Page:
View more photos from the conference here.
Agata Bogucka, Communications Manager, College of Earth Resource Sciences & Engineering | 303-384-2657 | abogucka@mines.edu

A Colorado School of Mines associate professor in metallurgical and materials engineering has been named to a national team of expert educators charged with identifying the knowledge and skills workers will need to deploy new lightweighting technologies and materials being developed by industry.

Amy ClarkeAmy Clarke is one of six named to the Expert Educator Team (EET) by Lightweight Innovations for Tomorrow, the Association of Public and Land-grant Universities and the National Center for Manufacturing Sciences. The team members were selected from APLU’s member universities and LIFT research partners for their significant knowledge of manufacturing technologies and experience within the manufacturing industry.

"I hope to learn more about ongoing LIFT projects and how our team can help to facilitate collaborations and workforce development," Clarke said. "It is my hope that our team will focus on best and future practices to promote diversity and inclusion and a workforce that includes exposure to and the adoption of state-of-the-art materials processing across a variety of sectors."

Before joining Mines in June 2016, Clarke was a scientist at Los Alamos National Laboratory for seven years, and spent a year at Caterpillar Inc. as a senior engineer. She is the site director for the Center for Advanced Non-Ferrous Structural Alloys and affiliated with the Advanced Steel Processing and Products Research Center at Mines.

“These experiences have enabled her to understand the challenges and opportunities that exist in academia, government laboratories and industry and have prepared her to serve on the EET,” said Michael Kaufman, dean of the College of Applied Science and Engineering, who nominated Clarke for the team. “I believe she is one of the most successful young scientists in the field today.”

Clarke holds a BS from Michigan Technological University and an MS and PhD in metallurgical and materials engineering from Mines. Among other honors, she received the Presidential Early Career Award for Scientists and Engineers in 2012.

The team will begin its work at a kickoff meeting February 23-24 in Detroit with LIFT’s technology project leaders. The teams will review several technology projects underway and begin to determine where gaps in curricula exist. Closing these gaps will provide students with the right knowledge and skills needed for jobs working with new technologies. In addition to identifying in-demand skills, the team will work to develop recommendations for effective technology-aligned education strategies and will review the LIFT technology portfolio to recommend additional education and workforce development initiatives.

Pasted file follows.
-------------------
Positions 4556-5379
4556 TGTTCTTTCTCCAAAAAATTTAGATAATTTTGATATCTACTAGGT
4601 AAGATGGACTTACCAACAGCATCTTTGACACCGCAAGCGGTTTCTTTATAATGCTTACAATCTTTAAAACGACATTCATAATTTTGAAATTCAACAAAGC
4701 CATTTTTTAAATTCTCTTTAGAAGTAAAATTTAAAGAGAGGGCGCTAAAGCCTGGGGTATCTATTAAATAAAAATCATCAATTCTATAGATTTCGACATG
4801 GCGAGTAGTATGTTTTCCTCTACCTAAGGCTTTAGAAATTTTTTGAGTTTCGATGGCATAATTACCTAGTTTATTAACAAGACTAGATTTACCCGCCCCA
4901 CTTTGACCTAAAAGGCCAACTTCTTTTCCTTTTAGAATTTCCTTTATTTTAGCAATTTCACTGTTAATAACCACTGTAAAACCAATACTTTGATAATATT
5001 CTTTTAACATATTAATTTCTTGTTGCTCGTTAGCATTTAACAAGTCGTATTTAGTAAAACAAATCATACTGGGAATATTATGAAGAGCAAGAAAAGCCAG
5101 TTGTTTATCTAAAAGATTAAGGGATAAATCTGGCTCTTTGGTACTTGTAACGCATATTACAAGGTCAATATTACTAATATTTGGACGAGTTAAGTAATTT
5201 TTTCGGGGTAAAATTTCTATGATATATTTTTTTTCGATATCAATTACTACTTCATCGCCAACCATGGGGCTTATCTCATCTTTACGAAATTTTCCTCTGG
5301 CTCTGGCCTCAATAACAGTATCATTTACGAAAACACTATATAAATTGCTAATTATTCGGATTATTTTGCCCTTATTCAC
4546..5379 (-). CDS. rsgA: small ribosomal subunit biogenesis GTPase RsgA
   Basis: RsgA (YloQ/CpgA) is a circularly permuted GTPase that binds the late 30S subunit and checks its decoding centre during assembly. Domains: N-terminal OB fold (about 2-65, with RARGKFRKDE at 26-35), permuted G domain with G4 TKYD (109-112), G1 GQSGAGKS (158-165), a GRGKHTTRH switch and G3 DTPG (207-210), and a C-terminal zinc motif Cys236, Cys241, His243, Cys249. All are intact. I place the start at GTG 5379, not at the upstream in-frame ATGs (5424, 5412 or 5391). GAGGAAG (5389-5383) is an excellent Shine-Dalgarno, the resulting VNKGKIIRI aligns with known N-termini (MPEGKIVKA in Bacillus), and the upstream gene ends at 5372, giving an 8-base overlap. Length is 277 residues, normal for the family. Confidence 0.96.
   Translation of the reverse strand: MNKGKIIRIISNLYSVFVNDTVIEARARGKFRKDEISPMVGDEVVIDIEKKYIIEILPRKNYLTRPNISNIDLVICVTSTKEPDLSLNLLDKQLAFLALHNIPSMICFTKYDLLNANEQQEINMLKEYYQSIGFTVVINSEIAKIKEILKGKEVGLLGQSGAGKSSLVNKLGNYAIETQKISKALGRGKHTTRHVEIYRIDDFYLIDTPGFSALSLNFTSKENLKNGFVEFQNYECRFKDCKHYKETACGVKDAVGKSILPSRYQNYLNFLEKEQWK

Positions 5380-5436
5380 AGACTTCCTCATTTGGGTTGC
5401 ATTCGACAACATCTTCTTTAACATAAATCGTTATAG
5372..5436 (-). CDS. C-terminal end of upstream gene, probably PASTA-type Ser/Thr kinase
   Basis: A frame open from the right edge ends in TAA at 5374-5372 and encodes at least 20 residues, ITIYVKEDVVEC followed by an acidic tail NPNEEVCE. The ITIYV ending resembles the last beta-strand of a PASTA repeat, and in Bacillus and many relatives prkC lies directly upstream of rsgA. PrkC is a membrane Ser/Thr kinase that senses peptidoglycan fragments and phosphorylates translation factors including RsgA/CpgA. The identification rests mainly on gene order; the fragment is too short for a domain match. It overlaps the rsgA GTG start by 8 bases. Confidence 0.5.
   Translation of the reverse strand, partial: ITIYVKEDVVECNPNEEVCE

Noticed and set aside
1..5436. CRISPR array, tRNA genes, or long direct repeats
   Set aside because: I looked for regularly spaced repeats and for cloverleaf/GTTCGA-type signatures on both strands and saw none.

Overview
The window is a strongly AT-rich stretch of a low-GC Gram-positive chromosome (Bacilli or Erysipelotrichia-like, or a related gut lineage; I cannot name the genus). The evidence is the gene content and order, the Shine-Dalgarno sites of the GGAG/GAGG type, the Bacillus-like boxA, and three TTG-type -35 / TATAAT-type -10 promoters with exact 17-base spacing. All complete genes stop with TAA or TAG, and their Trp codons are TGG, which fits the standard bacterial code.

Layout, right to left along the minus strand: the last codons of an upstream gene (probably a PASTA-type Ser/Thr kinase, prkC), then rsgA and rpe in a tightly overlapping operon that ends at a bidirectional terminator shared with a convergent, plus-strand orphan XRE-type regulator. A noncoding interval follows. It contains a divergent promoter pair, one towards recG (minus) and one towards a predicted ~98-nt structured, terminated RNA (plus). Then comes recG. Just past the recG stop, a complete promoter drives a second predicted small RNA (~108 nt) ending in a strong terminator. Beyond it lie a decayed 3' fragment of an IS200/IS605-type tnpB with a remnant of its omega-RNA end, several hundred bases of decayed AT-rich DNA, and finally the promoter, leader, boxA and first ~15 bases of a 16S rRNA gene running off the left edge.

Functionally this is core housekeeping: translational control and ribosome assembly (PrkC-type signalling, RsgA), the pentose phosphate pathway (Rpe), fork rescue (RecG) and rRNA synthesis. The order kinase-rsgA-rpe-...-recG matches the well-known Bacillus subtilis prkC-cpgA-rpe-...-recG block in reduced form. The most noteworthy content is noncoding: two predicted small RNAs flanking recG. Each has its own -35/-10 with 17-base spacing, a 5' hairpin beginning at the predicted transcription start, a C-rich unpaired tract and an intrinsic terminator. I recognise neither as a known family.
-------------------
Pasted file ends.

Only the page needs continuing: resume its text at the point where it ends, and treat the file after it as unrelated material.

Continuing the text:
“The key to developing a workforce with the skills employers are looking for is closing the gap between the information and technology taught in the classroom and the advanced technology being deployed by industry,” said Emily Stover DeRocco, education and workforce development director at LIFT. “The experience of this team and the impressive array of researchers and engineers working on LIFT projects will create the vital connections between technology and education to develop a definitively skilled pipeline of workers to meet future demand.”

“This initiative aims to catalyze participation in the critical manufacturing sector by fully realizing the role higher education institutions can play in defining education and workforce strategies,” said Jim Woodell, vice president for economic development and community engagement at APLU.

The Expert Educator Team also includes Fazleena Badurdeen, University of Kentucky; Chad Duty, University of Tennessee Knoxville; Muhammad Jahan, Miami (Ohio) University; Gene Liao, Wayne State University; and Kelly Zelesnik, Lorain County Community College. The team will be led by Woodell and Rebecca Taylor, senior vice president at NCMS.

LIFT, operated by the American Lightweight Materials Manufacturing Institute, is a Detroit-based public-private partnership that seeks to develop and deploy advanced lightweight materials manufacturing technologies and implement education and training programs to prepare the workforce.